Foot care for diabetics
So diabetes has to do with blood sugar basically. Why the focus on Foot care for diabetics? Diabetes damages the nerve and blood vessels and this can become a problem with feet. The lack of adequate blood flow causes a loss of feeling in the feet or hands making them numb and painful, or worse still, results in an infection with sores or injuries that those with diabetes cannot even feel. This can lead to serious infections that are difficult to treat and may turn into deep infections. Sometimes, amputation may be the only solution.
The good news is – following the right diet and exercise along with your medication can relieve the symptoms. It is not tough to look after your feet when you know how. Begin by checking your feet every day for swelling, pain, nicks and cuts, any ingrown toenails or sores that have appeared recently. Keeping your blood sugar under control alone can help guard your feet.
When I visited my doctor, she thoroughly examined my feet, toes and between my toes for signs of cracks. She checked to see if I had any numbness in my feet and ankles.
Can you prevent this? Yes. You can take steps to avoid injury and keep your feet healthy!
Let’s look at some do’s and don’ts of foot care for diabetics
- Do wash your feet daily with a gentle soap and water. Pat your feet dry afterwards and make sure the area between your toes are dry.
- Do not wash your feet in hot water as there is the risk of burns.
- Do keep your skin moisturized with petroleum jelly or moisturizing lotion, but do not use it between your toes. Before you wear your socks, dust some talcum powder so that your feet stay dry.
- Check with your doctor and ask if you can trim your own nails. Your toenails must be cut straight across to prevent ingrown toenails. File the corners of your toenails so they are not sharp.
- Be careful while trimming your nails. Use a nail trimmer, and not a knife. Don’t be tempted to rip out a long nail.
- Always wear shoes when you go out. Never walk barefoot or in your socks. Footwear is mandatory.
- Get shoes that fit well with enough room. If you are buying new shoes, do it at the end of the day when feet are at their largest. Alternate between two pairs. Do not wear tight shoes.
- Preferably get shoes made of material that can breathe. Examples are such as leather, canvas or suede with a cushioned sole to take the pressure. Go in for shoes that you can lace up for better support. Avoid sandals, high heeled footwear, flip-flops (hawai chappals) or shoes that don’t cover your feet fully.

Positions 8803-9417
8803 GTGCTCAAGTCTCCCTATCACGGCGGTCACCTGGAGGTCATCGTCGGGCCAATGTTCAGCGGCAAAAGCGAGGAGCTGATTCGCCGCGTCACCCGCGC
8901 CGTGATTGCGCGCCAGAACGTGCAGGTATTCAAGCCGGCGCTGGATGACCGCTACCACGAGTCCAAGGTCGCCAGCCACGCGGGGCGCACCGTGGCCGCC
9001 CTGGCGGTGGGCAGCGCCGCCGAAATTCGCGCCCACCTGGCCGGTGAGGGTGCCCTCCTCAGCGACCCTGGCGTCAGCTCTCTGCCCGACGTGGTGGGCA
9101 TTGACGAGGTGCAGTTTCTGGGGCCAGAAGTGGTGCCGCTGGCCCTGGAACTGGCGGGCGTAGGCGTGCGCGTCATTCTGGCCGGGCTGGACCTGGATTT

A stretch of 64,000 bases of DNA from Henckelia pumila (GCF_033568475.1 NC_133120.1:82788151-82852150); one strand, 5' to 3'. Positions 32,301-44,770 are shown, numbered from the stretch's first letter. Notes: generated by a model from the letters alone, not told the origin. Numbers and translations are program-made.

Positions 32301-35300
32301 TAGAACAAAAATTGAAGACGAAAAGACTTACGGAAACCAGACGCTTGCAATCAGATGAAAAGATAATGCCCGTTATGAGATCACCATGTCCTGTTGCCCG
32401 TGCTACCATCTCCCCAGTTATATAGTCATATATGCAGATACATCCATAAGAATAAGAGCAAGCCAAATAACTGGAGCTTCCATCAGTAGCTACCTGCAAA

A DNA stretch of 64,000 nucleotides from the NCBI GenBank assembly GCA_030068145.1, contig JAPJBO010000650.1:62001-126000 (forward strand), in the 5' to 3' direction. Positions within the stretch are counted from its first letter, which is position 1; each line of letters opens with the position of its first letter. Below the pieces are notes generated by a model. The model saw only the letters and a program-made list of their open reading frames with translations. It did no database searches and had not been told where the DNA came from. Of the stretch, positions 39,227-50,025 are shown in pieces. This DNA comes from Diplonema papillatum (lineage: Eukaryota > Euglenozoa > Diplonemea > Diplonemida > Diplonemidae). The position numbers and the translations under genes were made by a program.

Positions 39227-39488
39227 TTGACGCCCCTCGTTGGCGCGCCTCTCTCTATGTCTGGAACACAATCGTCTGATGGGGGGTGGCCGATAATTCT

- The moment your shoes start showing any signs of wear, replace them. This means uneven heels, torn inner linings and any other signs of damage. Before you wear your shoes empty them of any particles that may have gotten inside. Don’t wear damaged shoes.
- If you see anything unusual on your feet, and this includes cracks, calluses and corns, please see your doctor. Don’t get into self-medication. Do not use non-prescription medication and treatments available over the counter.
- It goes without saying that you should always wear clean dry socks. Avoid stretchy material like nylon and other synthetic textures. Cotton is best. Avoid socks with elastic bands at the top.
- If your feet tend to be cold, war socks to bed. Avoid using warmers, heating pads and hot water bottles as there’s the risk of getting burnt.
- Make sure that you keep your feet and toes active. Wiggle them from time to time so there’s enough blood flow.
- Avoid standing or sitting in the same position for a long time. Do not sit cross-legged as this can prevent blood flow to the feet.
- As much as possible be active. A minimum of 30 minutes a day, but more is better. Check with your doc to find out what is best for you.
- Don’t smoke. It can affect the blood flow to your feet.
In short, make it a point to pamper your feet and keep them healthy.
Here’s a handy check list you can print and use:
Day 6 of the Blogging from A to Z Challenge
Living with type 2 diabetes: Footcare
You’re touching on a very sensitive subject for me and Mma. We work very hard to care for her feet to make sure that there is no possibility of scratches or wounds. I’ve seen pictures of people who have wounds on their feet and it scares me. A little bit of prevention will ensure I will never have to deal with that.
Damaria, I am terrified of those foot complications. I’ve seen people who suffer from peripheral neuropathy – and just can’t feel their legs and feet from the calf-down. I remember there was one gentleman at work, who would forget to wear his footwear because he just couldn’t feel them!
Those foot wounds are something else. It is worth it to look after our feet just to avoid any problems. Bless you for looking after yourself and Mma! Hugs!
Yes this so true in my case. I always have to take care of my feet ! I do now, thanks for giving me this useful information!
I know I’m sounding repetitive, but Jose now goes for regular pedicures – protesting all the way – but I thought it makes sense, especially post his op. 🙂
Not at all repetitive, Corinne. As a diabetic, I find it inspiring to know and take care of myself. 🙂 It makes absolute sense. I know most of us fall short on the self-care aspect! Thank you 🙂
One of my relatives had severe infection in foot due to diabetis… If only they had known before how to avoid it. These tips are so helpful
I liked that you pointed out that it would be smart to wash your feet in warm water every day if you have diabetes. That is good for me to know that because my grandmother just got diagnosed with diabetes. So, it seems like she should talk to a foot doctor about other things she needs to do to care for her feet.
That’s right, Penelope! Foot care is crucial in diabetes – and it is important to inspect both feet every day especially if there is nerve damage